I always thought BSD is surviving due to its liberal license allowing many companies to use it as a base OS for their prodcits without any liability to open their code leading to financial supports.

From a consumer perspective where a license choice doesn't really matter, I don't find much reason to use BSD over Linux, though I keep a FreeBSD just to keep up with the difference.


I saw someone post that "FreeBSD is a professional operating system for professionals" so consumer perspectives don't really matter. That Netflix, Whatsapp, Sony and most of the world's major internet traffic routers run FreeBSD, via Juniper Networks, is more significant to me.


Sony also deploys FreeBSD in one of their major consumer product: a PlayStation 4, which runs Orbis OS, a fork of FreeBSD 9[1]

[1]: https://www.phoronix.com/scan.php?page=news_item&px=MTM5NDI


I would like to use FreeBSD myself on my laptop, but I really need those intel WiFi drivers to support 802.11ac


Have you tried OpenBSD?


I really like BSD myself, I used it as my primary OS for both desktop and server back in the early 00s.

Nowadays, with a container-centric cloud architecture, it seems like BSD doesn't really have a good answer to Kubernetes, Nomad, etc. If anything, the projects are experimental and/or hobby projects.


Which is a bit bizarre because FeeeBSD jails were world's first containers on a vaguely desktop-ish unix-ish systems.

The crowd just never had the hype power of Linux and no big player took to developing cool things on top.

It just shows you that having a technically good solution is irrelevant if there's no marketing behind it.


> no big player took to developing cool things on top.

Just one data-point, but WhatsApp engineering was adamant that FreeBSD was a key precursor that allowed them to scale 2m+ connections per host on their (rather beefy) boxes: https://youtu.be/TneLO5TdW_M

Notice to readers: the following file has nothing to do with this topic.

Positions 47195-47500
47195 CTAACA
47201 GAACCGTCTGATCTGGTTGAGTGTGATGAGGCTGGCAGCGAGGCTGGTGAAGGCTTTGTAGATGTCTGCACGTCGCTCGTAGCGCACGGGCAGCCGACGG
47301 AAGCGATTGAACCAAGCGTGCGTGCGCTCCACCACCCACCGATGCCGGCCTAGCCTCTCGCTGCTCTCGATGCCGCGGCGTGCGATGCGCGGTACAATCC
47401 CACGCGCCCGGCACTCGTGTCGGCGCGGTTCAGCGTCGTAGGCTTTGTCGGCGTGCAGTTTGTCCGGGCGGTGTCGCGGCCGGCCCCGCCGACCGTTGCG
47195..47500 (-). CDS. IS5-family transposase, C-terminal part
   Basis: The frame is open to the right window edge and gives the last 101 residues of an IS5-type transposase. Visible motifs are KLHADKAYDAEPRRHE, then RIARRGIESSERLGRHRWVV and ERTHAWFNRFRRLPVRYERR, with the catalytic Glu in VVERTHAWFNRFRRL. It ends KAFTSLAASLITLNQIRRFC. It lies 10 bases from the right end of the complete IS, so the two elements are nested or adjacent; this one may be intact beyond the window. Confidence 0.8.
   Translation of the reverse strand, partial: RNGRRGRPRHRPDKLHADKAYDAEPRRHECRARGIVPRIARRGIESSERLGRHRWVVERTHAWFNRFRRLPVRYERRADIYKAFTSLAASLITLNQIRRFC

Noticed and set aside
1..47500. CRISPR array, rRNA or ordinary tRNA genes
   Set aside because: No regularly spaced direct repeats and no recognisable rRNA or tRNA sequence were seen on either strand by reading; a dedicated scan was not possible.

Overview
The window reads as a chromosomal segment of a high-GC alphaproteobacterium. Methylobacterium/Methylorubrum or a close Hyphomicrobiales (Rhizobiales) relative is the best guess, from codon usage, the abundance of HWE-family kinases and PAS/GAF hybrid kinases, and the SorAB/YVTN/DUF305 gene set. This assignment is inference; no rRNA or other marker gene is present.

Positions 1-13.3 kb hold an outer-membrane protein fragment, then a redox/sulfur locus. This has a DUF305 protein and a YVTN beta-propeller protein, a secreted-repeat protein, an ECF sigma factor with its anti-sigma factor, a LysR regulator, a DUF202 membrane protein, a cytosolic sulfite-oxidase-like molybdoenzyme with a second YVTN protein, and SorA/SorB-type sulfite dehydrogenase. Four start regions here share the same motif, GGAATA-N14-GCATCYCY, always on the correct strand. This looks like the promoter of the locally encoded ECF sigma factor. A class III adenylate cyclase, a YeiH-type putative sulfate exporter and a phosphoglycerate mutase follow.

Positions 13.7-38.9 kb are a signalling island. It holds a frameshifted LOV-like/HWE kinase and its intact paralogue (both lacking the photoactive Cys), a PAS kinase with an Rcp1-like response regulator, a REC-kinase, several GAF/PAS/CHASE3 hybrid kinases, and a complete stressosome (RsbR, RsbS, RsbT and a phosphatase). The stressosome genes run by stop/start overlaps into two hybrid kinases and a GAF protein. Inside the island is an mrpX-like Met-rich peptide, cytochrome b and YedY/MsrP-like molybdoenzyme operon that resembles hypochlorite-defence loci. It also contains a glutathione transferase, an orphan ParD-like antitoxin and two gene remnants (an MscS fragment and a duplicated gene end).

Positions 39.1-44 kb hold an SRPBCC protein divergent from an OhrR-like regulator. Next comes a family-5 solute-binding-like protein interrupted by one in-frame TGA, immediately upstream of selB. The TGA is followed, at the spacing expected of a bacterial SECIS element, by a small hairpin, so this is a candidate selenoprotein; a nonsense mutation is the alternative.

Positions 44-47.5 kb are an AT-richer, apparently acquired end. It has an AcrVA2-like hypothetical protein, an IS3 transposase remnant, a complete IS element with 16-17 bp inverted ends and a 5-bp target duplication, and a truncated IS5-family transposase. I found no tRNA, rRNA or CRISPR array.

> It just shows you that having a technically good solution is irrelevant.

True. I've seen many promising projects die/stagnate at the hands of unpopularity, *BSDs wouldn't be the first. Sigh.


It maybe also shows how brainwashed or resume-oriented the tech crowd is.


Network effects are real though.


I remember using Tru64 and HP-UX containers before any BSD got them.


And Solaris zones. But FreeBSD is far more desktop oriented than anything Sun or HP put out (and yes I ran Solaris as a desktop OS for a bit, but still).


Exactly, Docker was able to get a lot of traction because of a variety of reasons (timing and usability, to name a few), even though from a technical perspective it's very much a suboptimal implementation.

And right now you just have a huge network effect around containers + linux: the tooling + support is the most compelling reason to "suck it up" and just fire up Ubuntu and call it a day.


Given its scope, iocage has been an excellent way to manage jails for me. What docker brings to the table is a fairly easy way to build the containers themselves.